What is STEM and why is it important in early childhood? | TOMY

Lamaze - Dr. Jeanette Cohen

Jeanette Sawyer Cohen, PhD specializes in early childhood development, maternal well-being, and parent-child interactions. We work closely with Jeanette and other experts to produce toys that we believe are developmentally appropriate for your child.
Monday, August 31, 2020

Your baby gazes at objects of interest, exploring the world with eyes wide. Your toddler points insistently, eager for you to name everything she sees. Your passionate preschooler asks hundreds of questions in a single day.  If you are the parent of a young child, you know quite well that children are full of wonder and curiosity.

Today’s schools embrace this inquisitive nature by providing opportunities for children to engage in STEM learning. STEM stands for Science, Technology, Engineering and Mathematics. (You may also see “STEAM,” which includes Art). Long before educators were championing project-based learning and student-led inquiry, babies and toddlers were leading the way with their innate interest in how things work.

Parents of young children are often focused on “school readiness,” wanting to parent in a way that sets their little one up for academic and lifelong success. Through play and hands-on experimentation, young children develop essential 21st century skills such as creativity and critical thinking. You can promote these skills, and build on your child’s early love of learning, by providing opportunities to observe, wonder, discover and solve problems together.

STEM learning starts with you. As tiring as it may be at times, show that you value your child’s curiosity. Listen to your little one’s questions, allow her to test hypotheses, support trial-and-error learning, and help her to make connections and draw conclusions from her experiments. Parents can facilitate early learning by slowing down, tolerating messiness, and resisting the urge to take over.

Everyday routines and sensory play activities provide rich opportunities for STEM learning. Science provides a framework for testing ideas, and math provides ways to measure the objects of our investigation. Build on your child’s interests to examine and measure properties of the physical world, using mathematical language for the concepts you’re exploring together: “Let’s find the longest one,” or “How many do we have here?” Create opportunities for scientific exploration by observing patterns, and allowing your little one to predict what will happen next. “Will this sink or float?” or “What happens if we try this?”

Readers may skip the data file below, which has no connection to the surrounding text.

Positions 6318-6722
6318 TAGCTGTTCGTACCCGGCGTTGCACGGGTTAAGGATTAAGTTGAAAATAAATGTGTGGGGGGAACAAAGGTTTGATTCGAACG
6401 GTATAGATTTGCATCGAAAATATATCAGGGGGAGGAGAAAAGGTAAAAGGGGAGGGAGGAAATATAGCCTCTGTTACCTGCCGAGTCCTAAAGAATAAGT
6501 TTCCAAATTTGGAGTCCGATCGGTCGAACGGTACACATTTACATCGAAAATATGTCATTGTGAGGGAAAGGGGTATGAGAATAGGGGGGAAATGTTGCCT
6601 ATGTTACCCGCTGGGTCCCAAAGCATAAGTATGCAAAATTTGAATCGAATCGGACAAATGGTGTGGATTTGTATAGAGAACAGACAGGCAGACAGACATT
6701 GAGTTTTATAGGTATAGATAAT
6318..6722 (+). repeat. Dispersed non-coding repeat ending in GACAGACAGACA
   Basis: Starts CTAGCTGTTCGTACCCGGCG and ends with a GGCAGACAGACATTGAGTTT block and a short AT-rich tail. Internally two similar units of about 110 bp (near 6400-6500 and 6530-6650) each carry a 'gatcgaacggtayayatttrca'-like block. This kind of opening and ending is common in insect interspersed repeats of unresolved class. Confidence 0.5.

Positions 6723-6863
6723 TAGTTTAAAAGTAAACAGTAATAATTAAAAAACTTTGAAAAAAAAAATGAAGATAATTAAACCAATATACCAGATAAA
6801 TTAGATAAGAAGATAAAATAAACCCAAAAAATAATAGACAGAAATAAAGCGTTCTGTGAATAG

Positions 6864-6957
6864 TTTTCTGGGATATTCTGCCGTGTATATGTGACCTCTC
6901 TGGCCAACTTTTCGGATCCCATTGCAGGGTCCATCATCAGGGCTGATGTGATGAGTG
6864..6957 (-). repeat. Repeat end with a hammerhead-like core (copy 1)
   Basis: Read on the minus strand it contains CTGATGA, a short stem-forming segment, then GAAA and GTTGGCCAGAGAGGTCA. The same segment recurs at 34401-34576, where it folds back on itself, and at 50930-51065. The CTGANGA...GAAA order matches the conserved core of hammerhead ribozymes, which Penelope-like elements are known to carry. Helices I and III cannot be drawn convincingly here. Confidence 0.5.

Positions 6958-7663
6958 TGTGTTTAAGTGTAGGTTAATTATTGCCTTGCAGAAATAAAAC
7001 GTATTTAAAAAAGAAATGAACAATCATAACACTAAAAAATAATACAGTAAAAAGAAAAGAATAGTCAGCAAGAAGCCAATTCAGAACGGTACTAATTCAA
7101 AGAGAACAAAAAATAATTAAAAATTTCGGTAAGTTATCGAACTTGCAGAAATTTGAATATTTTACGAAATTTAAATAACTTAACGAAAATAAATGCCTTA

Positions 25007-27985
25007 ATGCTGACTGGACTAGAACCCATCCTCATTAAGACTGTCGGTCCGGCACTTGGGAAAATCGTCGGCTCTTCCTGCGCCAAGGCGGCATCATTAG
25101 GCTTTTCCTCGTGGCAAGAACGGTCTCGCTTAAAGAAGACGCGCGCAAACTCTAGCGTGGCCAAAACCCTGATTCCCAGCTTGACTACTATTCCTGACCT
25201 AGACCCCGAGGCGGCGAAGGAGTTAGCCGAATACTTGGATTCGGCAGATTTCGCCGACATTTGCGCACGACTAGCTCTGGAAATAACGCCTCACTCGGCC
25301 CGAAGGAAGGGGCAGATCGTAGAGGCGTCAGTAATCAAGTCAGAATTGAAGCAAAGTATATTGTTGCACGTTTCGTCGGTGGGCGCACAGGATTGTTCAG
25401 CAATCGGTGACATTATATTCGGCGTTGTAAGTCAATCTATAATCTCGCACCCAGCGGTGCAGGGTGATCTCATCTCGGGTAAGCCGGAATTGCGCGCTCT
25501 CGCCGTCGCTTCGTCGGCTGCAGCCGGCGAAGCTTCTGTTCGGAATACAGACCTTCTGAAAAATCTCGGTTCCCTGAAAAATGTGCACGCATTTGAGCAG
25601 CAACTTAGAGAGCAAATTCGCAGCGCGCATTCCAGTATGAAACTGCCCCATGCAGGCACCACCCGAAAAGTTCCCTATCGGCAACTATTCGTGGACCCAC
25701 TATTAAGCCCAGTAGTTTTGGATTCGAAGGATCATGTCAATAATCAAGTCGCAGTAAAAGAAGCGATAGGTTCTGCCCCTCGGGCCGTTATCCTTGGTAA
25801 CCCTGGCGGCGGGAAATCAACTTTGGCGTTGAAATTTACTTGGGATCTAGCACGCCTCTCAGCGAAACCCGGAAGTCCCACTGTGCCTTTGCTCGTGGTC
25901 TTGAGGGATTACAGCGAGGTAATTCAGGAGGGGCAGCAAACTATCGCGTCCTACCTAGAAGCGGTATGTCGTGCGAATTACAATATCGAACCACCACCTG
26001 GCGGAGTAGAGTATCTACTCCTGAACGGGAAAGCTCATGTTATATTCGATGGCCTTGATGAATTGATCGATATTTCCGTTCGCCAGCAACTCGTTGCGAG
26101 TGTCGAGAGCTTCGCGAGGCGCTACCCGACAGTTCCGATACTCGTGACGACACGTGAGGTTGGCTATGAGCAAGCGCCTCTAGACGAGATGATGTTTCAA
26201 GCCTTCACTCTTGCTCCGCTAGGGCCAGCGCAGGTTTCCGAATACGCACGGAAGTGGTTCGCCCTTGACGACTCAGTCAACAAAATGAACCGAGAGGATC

Engineering is a discipline dedicated to problem solving, and technology refers to any human-made tool that can help solve a problem. When faced with an unsolved problem, engineers use a “design process” that involves steps such as: plan, create, and improve. Incorporating these ideas into play supports your child’s cognitive and social-emotional development. When you help your toddler or preschooler with the planning phase (“Hmmm, that’s an interesting idea. How might we get that to work?”) you are building “executive functioning,” an important set of skills that include sequencing, prioritizing and task completion. Allow your child to try out his ideas, which will sometimes fail, in a way that models resilience (“I see that didn’t work out the way you had hoped. That’s disappointing. I wonder if there is another way to get this to work? What else can we try?”) The brilliance of the design process is that there is always another chance to make improvements. Helping your child learn this at a young age builds frustration tolerance and can help counter perfectionism. “Let’s try again” becomes your motto.

Young children learn best through hands-on exploration in the context of nurturing relationships.

Engaging in STEM learning through play builds on and celebrates your child’s natural curiosity and imagination. Have fun wondering, discovering, and creating together!

Learn more about promoting STEM in early childhood: